Thermoplastic Insulation for High Voltage Cables
Licentiate thesis, 2020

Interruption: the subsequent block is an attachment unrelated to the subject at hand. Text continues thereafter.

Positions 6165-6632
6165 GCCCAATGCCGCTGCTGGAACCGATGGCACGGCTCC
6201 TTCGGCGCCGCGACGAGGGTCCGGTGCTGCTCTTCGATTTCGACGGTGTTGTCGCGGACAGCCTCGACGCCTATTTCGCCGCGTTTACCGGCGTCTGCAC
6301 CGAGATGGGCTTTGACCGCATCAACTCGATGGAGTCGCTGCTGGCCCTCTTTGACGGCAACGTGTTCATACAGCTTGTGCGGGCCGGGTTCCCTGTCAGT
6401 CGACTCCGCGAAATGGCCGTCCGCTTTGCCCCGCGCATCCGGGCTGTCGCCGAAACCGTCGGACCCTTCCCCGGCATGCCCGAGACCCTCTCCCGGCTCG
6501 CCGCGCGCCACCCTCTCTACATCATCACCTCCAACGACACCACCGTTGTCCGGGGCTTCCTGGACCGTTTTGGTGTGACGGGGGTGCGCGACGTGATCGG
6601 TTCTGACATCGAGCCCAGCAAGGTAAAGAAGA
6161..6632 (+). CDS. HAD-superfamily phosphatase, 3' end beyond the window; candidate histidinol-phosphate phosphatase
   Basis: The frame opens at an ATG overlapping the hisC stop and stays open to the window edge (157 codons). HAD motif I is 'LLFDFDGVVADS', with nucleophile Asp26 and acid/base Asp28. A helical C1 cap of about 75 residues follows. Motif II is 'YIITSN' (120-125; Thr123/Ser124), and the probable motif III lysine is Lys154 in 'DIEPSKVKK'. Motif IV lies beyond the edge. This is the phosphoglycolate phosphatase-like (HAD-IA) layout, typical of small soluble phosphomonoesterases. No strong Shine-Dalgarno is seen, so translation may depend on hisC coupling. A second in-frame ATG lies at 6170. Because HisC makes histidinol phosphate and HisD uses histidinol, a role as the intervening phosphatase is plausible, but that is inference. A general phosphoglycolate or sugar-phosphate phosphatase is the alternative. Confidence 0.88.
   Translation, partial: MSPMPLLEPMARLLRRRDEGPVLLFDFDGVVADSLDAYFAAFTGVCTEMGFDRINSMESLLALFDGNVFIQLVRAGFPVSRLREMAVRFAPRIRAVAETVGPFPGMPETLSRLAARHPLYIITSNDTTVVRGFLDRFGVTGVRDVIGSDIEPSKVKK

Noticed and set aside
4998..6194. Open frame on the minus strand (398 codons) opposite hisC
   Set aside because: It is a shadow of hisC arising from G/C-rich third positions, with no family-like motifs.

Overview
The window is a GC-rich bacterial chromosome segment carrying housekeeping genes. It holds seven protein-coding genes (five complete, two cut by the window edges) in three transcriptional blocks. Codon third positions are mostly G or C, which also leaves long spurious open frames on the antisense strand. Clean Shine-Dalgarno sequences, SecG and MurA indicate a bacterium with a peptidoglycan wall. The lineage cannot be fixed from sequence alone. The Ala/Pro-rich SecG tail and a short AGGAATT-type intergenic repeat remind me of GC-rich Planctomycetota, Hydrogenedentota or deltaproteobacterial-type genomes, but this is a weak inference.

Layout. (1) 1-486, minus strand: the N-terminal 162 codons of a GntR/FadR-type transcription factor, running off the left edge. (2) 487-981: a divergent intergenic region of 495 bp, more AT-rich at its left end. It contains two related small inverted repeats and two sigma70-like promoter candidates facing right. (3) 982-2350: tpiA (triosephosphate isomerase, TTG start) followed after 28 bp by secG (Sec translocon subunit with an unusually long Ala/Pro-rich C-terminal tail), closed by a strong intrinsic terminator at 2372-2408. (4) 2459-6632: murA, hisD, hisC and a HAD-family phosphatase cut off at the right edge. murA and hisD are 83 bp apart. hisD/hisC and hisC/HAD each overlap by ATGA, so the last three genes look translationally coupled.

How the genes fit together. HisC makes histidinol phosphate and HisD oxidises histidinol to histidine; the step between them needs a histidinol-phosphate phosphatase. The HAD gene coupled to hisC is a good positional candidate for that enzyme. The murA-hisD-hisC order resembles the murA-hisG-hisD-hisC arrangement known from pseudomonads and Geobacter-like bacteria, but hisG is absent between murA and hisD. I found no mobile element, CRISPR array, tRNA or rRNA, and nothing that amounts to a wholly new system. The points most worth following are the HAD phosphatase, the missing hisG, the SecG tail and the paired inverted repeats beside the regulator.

High voltage direct current (HVDC) cables that seamlessly integrate renewables have an important contribution to the modern world’s efforts towards a more sustainable future. Extruded HVDC cables that efficiently and reliably transport electricity require robust insulation materials with good thermomechanical and dielectric properties. Peroxide-crosslinked polyethylene (XLPE) has been the conventional insulation material for extruded HVDC cables. However, peroxide crosslinking releases by-products that need to be removed, necessitating an expensive and time-consuming degassing procedure. Furthermore, XLPE is a thermoset material, which cannot be recycled by re-extrusion. Thermoplastic materials are therefore sought after as more sustainable material alternatives for HVDC cable insulation. Blends that contain isotactic polypropylene (iPP) are of great interest due to the thermomechanical reinforcement that its high melting crystals can offer. However, iPP alone is too brittle. Blends comprising iPP and softer components like polyethylene could give properties desired in cable insulation, but the incompatibility between iPP and LDPE must be considered. This thesis presents reactive compounding as a strategy to form PP–PE-type copolymers in-situ in a recyclable ternary blend comprising an ethylene-glycidyl methacrylate copolymer, a maleic anhydride-grafted polypropylene and low density polyethylene (LDPE). The material demonstrated excellent thermomechanical and DC dielectric properties, reflecting this novel strategy as a promising one for the design of recyclable insulation materials for future HVDC cables.